I decided, at long last, to take a trip to Chiang Rai (before the earthquake) and at the same time visit the famous Wat Rong Khun (aka The White Temple) about 10kms before Chiang Rai on Route 118 from Chiang Mai. Similar to Chiang Mai the population of Chiang Rai Province is under 1.5 million and Chiang Rai itself houses about 200,000 of those. Drive another 70 kilometres North and you reach Mae Sai and the border between Laos and Thailand.
The 118 from Chiang Mai takes you all the way to Chiang Rai, a distance of approximately 250 kilometres. After leaving Doi Saket the road climbs and winds through forest, waterfalls and streams to an altitude of approximately 2000 metres. (Click an image to see slide show)
In the nature reserve there are many small resorts, trails, roadside eateries and fruit stalls. The 250 square kilometres of Khun Chae National Park is managed by ‘Forest Fire Control’, a government organisation responsible for preserving the forests from fires which happen naturally in the dry season months December to May. Fires are also caused by careless visitors which do much damage to the habitat.
They are a very hospitable team who will make you feel welcome and put you up for the night if you want to sleep in the mountain air and walk the nature trails. There is also a camping area for hardy souls.
Wat Rong Khun
The scenery is quite magnificent throughout the forest drive. As you drop down from the highest point in the road onto flat farming land small towns and villages line the roadside. The mountains to the East and West funnel you on to Chiang Rai as you rise and fall once more before arriving at Wat Rong Khun. (Click an image to see slide show)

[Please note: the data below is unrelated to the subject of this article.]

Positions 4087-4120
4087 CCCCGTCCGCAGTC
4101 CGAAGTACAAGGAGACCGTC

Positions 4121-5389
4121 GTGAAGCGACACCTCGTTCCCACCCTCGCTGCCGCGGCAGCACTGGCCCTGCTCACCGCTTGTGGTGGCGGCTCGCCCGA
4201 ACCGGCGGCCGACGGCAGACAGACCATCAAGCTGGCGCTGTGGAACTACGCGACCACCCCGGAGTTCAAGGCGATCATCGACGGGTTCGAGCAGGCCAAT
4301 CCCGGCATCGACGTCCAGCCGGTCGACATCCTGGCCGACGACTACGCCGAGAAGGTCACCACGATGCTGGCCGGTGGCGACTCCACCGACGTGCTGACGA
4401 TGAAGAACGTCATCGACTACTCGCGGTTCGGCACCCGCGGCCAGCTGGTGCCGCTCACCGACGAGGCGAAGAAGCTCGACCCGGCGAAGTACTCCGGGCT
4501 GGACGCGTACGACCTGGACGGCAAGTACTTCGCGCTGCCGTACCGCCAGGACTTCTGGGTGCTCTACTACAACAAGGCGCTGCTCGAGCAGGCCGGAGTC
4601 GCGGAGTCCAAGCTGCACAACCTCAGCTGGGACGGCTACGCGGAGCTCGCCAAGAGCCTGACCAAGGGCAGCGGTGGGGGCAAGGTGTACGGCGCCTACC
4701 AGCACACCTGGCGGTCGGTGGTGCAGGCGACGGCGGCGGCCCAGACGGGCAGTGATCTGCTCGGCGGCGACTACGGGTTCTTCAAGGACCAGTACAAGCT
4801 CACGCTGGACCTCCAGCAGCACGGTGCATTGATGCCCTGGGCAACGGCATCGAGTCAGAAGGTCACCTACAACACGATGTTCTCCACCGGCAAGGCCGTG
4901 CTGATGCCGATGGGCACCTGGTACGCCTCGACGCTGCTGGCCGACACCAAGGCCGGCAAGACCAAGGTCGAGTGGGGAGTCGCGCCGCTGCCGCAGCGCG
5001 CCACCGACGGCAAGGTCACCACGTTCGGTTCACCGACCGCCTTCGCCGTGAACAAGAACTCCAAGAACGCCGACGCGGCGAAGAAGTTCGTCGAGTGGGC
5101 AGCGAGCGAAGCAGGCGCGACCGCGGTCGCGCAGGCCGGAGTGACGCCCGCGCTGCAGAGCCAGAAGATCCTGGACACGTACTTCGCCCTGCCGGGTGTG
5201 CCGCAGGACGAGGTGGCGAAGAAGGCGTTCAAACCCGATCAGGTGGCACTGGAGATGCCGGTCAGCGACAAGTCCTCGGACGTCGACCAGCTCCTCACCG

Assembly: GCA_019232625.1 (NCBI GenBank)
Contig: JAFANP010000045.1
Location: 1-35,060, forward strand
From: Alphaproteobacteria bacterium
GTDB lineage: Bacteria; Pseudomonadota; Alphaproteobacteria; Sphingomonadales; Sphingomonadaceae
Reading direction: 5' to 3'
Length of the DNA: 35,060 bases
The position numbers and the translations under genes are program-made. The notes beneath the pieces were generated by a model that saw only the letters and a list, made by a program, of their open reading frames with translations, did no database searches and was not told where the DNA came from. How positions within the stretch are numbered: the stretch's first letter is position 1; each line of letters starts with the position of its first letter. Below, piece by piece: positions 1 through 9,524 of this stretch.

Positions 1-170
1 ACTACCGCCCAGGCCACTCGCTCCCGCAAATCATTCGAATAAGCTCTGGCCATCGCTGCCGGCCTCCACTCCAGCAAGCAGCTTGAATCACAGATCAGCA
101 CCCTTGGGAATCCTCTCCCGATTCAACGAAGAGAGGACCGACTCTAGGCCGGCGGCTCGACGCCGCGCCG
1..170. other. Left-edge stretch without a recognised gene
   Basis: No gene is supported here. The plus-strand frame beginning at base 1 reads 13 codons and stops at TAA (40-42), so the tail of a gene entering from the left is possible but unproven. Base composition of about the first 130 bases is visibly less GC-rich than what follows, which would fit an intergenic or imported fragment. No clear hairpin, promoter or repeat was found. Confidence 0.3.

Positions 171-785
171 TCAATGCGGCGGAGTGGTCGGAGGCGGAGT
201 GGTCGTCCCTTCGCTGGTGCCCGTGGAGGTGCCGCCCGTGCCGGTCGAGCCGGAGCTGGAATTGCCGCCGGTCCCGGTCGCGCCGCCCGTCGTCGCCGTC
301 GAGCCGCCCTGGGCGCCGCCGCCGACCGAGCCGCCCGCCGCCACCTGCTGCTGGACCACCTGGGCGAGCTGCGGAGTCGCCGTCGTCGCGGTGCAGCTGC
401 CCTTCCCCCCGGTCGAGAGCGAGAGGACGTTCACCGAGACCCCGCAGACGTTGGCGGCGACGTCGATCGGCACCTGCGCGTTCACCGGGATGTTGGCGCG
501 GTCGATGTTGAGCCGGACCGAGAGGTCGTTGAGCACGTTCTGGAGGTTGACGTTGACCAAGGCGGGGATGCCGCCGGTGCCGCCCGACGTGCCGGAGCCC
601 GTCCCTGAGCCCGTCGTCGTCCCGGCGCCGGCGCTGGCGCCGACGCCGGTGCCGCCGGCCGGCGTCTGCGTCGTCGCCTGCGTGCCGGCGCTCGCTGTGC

The Temple grounds are on flat land and they are now in the seventeenth year of construction. It is estimated that the whole project will take the best part of 100 years to complete so is quite some undertaking and completion will not be seen out by its creator, artist Ajarn Chalermchai, as he is now 50. But he has ensured that his life’s work will be completed through the skilled team he has developed since inception. In 16 years he has already given to the Province of his birth, and the world, a quite spectacular creation so it is impossible to imagine what experience people will have when they visit his legacy Wat Rong Khun 80 years from now. It could well be up there with the Taj Mahal and Angkor Wat. One of the many remarkable features of the buildings in the Temple complex is that they are pure white and decorated with tiny mirrors. The only exception is what is probably the finest toilet in the world which is in gold.
Wat Rong Khun is therefore in complete contrast to other Thai Wat’s which are sometimes all the colours of the rainbow (see Doi Suthep – inset) and decorated with coloured reflecting glass.